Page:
Posts Tagged ‘ice’

Making a Map of Water and Ice

May 23rd, 2018 by NASA Earth Science News Team

This is a cross-post of a story by Ellen Gray. It provides deeper insight into our May 23 Image of the Day.

Ominous beginning: Garbage data from a new satellite

Six months after GRACE launched in March 2002, we got our first look at the data fields. They had these big vertical, pole-to-pole stripes that obscured everything. We’re like, holy cow this is garbage. All this work and it’s going to be useless.

But it didn’t take the science team long to realize that they could use some pretty common data filters to remove the noise, and after that they were able to clean up the fields and we could see quite a bit more of the signal. We definitely breathed a sigh of relief. Steadily over the course of the mission, the science team became better and better at processing the data, removing errors, and some of the features came into focus. Then it became clear that we could do useful things with it.

And then trends emerged

It only took a couple of years. By 2004, 2005, the science team working on mass changes in the Arctic and Antarctic could see the ice sheet depletion of Greenland and Antarctica. We’d never been able before to get the total mass change of ice being lost. It was always the elevation changes – there’s this much ice, we guess – but this was like wow, this is the real number.

Not long after that we started to see, maybe, that there were some trends on the land, although it’s a little harder on the land because with terrestrial water storage — the groundwater, soil moisture, snow, and everything. There’s inter-annual variability, so if you go from a drought one year to wet a couple years later, it will look like you’re gaining all this water, but really, it’s just natural variability.

By around 2006, there was a pretty clear trend over Northern India. At the GRACE science team meeting, it turned out another group had noticed that as well. We were friendly with them, so we decided to work on it separately. Our research ended up being published in 2009, a couple years after the trends had started to become apparent. By the time we looked at India, we knew that there were other trends around the world. Slowly not just our team but all sorts of teams, all different scientists around the world, were looking at different apparent trends and diagnosing them and trying to decide if they were real and what was causing them.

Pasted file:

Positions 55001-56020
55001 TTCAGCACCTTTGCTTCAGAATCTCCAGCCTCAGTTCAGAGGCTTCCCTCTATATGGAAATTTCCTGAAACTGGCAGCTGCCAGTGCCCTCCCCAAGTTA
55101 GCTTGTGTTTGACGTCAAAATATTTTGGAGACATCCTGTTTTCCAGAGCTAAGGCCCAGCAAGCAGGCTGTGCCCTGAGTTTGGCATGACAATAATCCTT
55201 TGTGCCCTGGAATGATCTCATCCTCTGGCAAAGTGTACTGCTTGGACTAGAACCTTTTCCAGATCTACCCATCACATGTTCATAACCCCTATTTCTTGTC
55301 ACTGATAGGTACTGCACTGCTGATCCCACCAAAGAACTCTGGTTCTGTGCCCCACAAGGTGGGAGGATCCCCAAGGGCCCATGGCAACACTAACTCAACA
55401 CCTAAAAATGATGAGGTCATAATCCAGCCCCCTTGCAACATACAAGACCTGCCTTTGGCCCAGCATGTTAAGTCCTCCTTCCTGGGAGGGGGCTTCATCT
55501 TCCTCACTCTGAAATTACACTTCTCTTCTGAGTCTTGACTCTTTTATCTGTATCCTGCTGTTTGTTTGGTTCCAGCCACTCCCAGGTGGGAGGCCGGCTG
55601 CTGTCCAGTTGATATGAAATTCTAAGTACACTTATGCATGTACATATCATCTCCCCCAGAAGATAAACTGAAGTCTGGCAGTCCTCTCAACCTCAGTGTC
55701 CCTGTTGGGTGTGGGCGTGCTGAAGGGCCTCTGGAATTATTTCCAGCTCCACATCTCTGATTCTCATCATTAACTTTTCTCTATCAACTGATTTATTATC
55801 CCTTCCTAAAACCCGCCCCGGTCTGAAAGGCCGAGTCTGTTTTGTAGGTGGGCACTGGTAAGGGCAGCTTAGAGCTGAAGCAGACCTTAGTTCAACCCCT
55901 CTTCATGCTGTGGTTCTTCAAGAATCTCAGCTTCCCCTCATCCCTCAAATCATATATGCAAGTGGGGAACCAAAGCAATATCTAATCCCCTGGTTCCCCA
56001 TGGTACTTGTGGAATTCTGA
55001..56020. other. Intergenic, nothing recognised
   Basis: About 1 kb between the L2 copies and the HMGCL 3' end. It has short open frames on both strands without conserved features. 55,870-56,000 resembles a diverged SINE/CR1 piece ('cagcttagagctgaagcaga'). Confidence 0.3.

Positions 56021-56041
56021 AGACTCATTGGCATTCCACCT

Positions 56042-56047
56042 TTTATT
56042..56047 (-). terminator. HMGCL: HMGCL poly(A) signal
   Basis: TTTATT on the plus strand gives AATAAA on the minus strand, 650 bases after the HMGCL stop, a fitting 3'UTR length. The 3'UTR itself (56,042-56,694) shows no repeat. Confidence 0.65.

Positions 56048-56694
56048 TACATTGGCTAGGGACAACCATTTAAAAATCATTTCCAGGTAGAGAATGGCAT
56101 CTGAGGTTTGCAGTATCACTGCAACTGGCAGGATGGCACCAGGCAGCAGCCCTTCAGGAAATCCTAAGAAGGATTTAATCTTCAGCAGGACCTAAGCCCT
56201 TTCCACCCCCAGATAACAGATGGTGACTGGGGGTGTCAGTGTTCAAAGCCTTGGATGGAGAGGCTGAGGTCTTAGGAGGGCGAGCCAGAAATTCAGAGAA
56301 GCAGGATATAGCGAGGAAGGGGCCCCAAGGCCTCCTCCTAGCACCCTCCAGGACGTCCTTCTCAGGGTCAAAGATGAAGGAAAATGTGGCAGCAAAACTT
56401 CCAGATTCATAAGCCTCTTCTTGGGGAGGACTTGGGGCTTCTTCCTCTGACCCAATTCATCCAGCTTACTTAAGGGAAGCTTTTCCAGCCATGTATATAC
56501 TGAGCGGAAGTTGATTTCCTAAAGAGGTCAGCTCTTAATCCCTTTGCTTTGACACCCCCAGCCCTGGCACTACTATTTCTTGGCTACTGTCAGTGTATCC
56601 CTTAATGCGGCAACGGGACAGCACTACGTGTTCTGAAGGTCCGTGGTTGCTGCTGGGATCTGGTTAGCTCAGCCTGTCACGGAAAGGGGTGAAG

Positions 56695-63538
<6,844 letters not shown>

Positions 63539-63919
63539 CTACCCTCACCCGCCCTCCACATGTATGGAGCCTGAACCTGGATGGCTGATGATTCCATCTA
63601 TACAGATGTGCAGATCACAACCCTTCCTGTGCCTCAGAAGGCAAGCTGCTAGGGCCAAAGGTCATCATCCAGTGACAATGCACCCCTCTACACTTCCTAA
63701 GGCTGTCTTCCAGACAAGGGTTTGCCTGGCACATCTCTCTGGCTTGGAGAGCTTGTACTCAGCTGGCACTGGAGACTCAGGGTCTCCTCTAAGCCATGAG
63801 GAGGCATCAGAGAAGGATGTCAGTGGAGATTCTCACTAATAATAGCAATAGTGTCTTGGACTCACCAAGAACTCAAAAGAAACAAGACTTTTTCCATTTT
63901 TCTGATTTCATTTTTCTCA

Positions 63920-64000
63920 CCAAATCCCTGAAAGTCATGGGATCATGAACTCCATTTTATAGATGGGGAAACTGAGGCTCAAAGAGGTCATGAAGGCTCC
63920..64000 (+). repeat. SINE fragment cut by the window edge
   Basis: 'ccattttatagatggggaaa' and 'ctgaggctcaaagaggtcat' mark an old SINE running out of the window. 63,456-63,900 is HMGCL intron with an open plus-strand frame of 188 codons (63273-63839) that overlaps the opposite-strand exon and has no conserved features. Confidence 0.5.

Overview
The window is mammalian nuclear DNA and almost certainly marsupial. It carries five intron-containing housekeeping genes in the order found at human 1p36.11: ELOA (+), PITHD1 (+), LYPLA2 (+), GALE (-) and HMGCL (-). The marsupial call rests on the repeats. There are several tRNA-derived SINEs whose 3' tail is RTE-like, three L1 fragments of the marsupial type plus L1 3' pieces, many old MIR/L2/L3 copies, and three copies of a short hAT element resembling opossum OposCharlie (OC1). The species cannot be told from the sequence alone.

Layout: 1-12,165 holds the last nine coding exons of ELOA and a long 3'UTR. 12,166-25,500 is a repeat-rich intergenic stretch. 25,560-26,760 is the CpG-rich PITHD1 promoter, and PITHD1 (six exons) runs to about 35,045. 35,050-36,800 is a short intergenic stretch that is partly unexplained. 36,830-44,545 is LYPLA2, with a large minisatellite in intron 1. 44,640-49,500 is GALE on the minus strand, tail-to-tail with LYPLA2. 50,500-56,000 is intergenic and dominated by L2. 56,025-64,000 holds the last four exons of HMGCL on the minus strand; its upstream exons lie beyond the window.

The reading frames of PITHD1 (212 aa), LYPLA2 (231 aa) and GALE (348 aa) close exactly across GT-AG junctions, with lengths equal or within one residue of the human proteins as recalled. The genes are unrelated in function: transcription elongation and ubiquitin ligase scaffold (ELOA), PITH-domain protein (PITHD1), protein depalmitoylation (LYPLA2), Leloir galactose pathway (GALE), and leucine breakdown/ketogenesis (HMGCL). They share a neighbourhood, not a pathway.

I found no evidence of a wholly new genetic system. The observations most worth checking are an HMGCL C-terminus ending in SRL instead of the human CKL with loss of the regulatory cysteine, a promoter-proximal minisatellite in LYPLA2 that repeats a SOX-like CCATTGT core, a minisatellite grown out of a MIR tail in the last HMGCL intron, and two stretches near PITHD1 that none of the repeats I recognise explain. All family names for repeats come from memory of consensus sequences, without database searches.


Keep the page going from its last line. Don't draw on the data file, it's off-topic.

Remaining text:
A world of big blobs of red and blue

I think the map, the global trends map, is the key. By 2010 we were getting the broad-brush outline, and I wanted to tell a story about what is happening in that map. For me the easiest way was to just look at the data around the continents and talk about the major blobs of red or blue that you see and explain each one of them and not worry about what country it’s in or placing it in a climate region or whatever. We can just draw an outline around these big blobs. Water is being gained or lost. The possible explanations are not that difficult to understand. It’s just trying to figure out which one is right.

Not everywhere you see as red or blue on the map is a real trend. It could be natural variability in part of the cycle where freshwater is increasing or decreasing. But some of the blobs were real trends. If it’s lined up in a place where we know that there’s a lot of agriculture, that they’re using a lot of water for irrigation, there’s a good chance it’s a decreasing trend that’s caused by human-induced groundwater depletion.

And then, there’s the question: are any of the changes related to climate change? There have been predictions of precipitation changes, that they’re going to get more precipitation in the high latitudes and more precipitation as rain as opposed to snow. Sometimes people say that the wet get wetter and the dry get dryer. That’s not always the case, but we’ve been looking for that sort of thing. These are large-scale features that are observed by a relatively new satellite system and we’re lucky enough to be some of the first to try and explain them.

What kept me up at night

The past couple years when I’d been working the most intensely on the map, the best parts of my time in the office were when I was working on it. Because I’m a lab chief, I spend about half my time on managerial and administrative things. But I love being able to do the science, and in particular this, looking at the GRACE data, trying to diagnose what’s happening, has been very enjoyable and fulfilling. We’ve been scrutinizing this map going on eight, nine years now, and I really do have a strong connection to it.